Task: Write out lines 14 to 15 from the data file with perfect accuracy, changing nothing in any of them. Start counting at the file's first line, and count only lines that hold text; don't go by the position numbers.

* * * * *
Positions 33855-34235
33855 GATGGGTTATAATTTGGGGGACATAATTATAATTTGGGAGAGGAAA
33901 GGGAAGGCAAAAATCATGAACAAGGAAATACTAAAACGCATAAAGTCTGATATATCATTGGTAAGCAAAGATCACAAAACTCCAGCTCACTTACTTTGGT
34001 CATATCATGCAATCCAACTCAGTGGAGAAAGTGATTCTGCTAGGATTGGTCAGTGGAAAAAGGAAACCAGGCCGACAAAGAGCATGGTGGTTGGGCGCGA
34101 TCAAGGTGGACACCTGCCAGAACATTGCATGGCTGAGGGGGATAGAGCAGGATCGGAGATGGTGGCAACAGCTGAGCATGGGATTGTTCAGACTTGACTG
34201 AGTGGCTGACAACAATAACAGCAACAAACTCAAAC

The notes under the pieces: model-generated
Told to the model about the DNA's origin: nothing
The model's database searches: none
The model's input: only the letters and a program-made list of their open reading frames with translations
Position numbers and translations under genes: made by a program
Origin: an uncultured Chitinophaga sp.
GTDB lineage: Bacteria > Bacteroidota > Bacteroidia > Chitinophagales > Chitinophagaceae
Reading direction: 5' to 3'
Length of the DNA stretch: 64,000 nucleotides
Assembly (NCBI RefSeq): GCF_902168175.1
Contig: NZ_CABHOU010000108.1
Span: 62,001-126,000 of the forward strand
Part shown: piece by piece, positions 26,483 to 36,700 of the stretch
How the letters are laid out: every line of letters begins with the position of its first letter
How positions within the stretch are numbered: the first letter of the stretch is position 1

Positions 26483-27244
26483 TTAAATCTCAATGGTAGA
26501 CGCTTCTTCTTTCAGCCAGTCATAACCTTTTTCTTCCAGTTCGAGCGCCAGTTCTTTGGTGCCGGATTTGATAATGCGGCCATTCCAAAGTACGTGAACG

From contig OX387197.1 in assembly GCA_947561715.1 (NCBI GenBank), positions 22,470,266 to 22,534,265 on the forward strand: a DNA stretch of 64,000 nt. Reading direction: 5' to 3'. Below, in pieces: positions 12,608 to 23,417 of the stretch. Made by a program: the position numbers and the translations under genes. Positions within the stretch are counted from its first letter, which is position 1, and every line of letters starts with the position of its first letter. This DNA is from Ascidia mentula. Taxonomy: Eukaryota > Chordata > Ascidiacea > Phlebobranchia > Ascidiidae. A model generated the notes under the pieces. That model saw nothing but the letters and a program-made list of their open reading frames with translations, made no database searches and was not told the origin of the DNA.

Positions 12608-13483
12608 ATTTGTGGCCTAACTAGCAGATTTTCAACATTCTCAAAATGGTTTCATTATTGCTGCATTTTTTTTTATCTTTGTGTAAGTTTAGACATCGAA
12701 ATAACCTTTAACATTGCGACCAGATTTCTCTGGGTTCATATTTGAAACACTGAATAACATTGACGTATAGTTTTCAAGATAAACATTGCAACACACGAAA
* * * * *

Reading direction: 5' to 3'
Length of the DNA stretch: 64,000 nucleotides